Words of a Fether

I am the way, the truth, and the life;
no one comes to the Father except through me. ~Jesus

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You Senseless Complementarians!

With only a change of name, this is how the apostle Paul starts off what we call chapter three of his letter to the Galatians. I’m sure they didn’t appreciate a statement like that any more than so-called complementarians do today. I say “so-called”, because true complementation involves the cooperation of equals, such as the left and right hands. But this term of mutuality has been co-opted by male supremacists, who know that if they used a more accurate name such as patriarchalists it wouldn’t make anybody rich or influential.

As egalitarians (the real complementarians) know, Gal. 3:28 is a verse that clearly supports their view, while “comps” insist that it only speaks of the equal availability of salvation to all. Who is right? Let’s look at the context.

The whole letter is all about Paul’s exasperation with the congregation in Galatia for their quick and all-too-easy about-face from freedom back to bondage. From start to finish he builds a case against legalism and confronts the agitators that have ulterior motives for turning people away from Paul’s message of freedom and toward their control. This still happens today, with many who view Paul as a fake and a traitor to “real” Christianity-- which to them is just Judaism with Jesus on top.

Chapter three is no exception and cannot be excised from the flow of Paul’s argument. He is still talking about the Law and the Promise, two separate kinds of contracts. The Law, as Paul explains, involved two parties and angelic witnesses, while the Promise was unilateral and ratified by faith alone. The purpose and scope of the Law was to bring the Jews to “maturity”, just as a nanny, parent, or custodian would raise a child. Jesus came when the “child”, Israel, had “come of age” and was no longer in need of supervision.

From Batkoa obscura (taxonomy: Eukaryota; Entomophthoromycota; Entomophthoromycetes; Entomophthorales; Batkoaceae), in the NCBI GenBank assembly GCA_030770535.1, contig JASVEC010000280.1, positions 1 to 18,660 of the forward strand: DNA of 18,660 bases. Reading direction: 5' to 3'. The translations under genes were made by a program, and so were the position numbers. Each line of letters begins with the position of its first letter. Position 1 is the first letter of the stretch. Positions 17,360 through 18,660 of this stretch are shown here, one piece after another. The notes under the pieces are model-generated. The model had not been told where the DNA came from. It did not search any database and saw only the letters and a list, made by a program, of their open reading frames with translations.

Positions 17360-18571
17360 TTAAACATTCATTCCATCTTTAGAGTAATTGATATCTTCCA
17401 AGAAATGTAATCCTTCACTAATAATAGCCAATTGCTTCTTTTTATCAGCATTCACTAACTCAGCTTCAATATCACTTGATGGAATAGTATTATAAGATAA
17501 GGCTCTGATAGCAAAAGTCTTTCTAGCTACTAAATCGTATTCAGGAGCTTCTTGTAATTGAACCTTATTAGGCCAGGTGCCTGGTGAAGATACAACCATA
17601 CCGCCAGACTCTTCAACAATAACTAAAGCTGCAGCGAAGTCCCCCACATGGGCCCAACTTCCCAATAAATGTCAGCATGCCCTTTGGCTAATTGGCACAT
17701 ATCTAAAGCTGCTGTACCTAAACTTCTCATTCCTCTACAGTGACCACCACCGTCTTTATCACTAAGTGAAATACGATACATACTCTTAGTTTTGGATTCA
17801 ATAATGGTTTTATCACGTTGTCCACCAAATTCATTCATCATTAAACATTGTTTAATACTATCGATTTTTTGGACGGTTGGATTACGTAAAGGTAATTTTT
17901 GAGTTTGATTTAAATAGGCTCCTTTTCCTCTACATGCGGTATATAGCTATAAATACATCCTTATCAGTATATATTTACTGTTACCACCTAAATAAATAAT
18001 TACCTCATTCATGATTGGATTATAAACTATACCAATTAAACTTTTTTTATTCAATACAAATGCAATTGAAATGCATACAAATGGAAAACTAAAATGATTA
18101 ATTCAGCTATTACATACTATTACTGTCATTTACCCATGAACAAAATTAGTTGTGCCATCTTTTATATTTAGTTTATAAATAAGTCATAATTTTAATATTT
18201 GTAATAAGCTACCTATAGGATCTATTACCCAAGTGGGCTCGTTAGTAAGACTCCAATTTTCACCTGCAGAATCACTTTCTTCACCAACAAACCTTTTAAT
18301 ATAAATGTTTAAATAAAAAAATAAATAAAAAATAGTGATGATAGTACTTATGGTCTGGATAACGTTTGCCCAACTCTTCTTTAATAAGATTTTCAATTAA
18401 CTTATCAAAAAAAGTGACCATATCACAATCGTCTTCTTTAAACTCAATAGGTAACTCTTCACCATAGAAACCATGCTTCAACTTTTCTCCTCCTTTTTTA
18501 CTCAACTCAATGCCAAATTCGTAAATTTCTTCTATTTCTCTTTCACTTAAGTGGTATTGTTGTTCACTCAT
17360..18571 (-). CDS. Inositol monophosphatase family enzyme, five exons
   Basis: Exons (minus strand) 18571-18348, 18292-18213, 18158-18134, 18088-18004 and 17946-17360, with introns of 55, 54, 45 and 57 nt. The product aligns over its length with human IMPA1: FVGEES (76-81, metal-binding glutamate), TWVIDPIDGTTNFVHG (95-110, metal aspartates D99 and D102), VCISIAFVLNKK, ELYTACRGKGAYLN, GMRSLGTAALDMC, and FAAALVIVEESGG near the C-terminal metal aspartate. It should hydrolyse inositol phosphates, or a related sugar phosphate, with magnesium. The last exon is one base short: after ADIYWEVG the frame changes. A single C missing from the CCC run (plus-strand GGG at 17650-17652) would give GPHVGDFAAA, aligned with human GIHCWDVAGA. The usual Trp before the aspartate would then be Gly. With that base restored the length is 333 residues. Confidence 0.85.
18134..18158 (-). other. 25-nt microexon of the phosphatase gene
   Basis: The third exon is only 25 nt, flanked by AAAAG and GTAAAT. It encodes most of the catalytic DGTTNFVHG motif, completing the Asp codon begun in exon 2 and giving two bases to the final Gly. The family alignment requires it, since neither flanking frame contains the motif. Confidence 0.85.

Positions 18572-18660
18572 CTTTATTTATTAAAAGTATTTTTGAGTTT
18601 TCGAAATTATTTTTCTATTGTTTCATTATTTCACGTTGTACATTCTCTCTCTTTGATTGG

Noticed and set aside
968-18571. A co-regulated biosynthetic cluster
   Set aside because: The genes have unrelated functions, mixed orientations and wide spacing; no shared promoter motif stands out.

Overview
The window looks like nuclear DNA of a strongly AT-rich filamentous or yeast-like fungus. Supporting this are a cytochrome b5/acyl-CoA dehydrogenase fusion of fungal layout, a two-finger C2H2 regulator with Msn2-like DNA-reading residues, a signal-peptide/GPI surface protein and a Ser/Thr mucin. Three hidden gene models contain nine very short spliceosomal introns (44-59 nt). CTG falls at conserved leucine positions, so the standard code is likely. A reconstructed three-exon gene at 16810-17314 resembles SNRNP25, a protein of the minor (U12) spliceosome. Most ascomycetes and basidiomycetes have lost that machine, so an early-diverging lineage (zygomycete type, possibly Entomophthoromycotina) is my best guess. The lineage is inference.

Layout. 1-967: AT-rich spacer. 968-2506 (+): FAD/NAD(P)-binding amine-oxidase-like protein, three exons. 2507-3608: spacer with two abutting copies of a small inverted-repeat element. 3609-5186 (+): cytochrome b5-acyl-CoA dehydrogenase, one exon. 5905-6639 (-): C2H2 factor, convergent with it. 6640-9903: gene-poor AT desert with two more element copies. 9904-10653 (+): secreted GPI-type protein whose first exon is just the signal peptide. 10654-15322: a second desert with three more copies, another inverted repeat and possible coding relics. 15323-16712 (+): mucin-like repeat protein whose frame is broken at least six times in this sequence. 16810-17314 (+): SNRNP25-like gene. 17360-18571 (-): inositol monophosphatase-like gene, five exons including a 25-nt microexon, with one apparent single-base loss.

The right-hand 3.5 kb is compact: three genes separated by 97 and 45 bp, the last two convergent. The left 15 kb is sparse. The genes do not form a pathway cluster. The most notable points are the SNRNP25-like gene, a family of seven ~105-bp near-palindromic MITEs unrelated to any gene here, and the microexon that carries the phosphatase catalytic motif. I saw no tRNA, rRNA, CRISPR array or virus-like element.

Of course, Israel preferred to stay with the custodian, but the Promise was fulfilled nonetheless. Jesus not only satisfied the demands of the Law on behalf of the Jews but also activated the “will and testament” of the Promise. And as anyone familiar with estate law knows, a Will is not in effect until the testator has died (I explain more about that in my book Reconciled). People only think of Jesus dying for sin, but He also died to free Jews from the Law and enact the Promise to Abraham. This crucial point is what Paul is trying to get across to the Galatians.

So when we come to vs. 28, why would we think that Paul decided to switch topics for one sentence fragment? Has he been even touching on how people become saved now, or has he been on-topic the whole time, discussing what the Promise means to those who are already in Christ? Look at the sequence of points in verses 27 through 29:

  1. whoever is immersed in Christ is clothed with Him
  2. in Him there is no Jew/Gentile, slave/free, male/female
  3. for you are all one and thus heirs of the promise
The last one really seals the meaning: we are all heirs because of being in Jesus. That’s the point Paul is driving at; there is no longer any division. In fact, the Christian is “a new creation”: neither Jew nor Gentile, neither slave nor free, neither male nor female. We are all the Body of Christ, and that Body cannot be divided but is all of one substance. Paul is clearly talking about the nature of that Body, not how various kinds of “parts” may be added to it.

To make vs. 28 about everyone having the same means of salvation is to miss the point of the whole letter, which is written to stop people from turning back to either Judaism or paganism. Instead of “if you are in Christ you are all heirs without distinction”, it becomes “how various groups of people can be saved”. This letter is all about the saved lapsing from freedom into bondage, not how to be saved in the first place.

This is why it’s so important to know whole books of the Bible instead of bits and pieces. The addition of verse numbers did a great disservice to sound hermeneutics, because it chopped up the scriptures into snippets that took on meanings of their own, much the way one might take one of Nostradamus’ quatrains and put it under a microscope to see how many ways it can be taken. Even punctuation can significantly alter the meaning of a text, and surprise surprise, it tends to happen to the “woman” passages with alarming frequency (see Eph. 5:18-22 for example).

Cut-and-paste is no match for common sense and good reading comprehension.

Posted 2010-10-29 under legalism, roles, Bible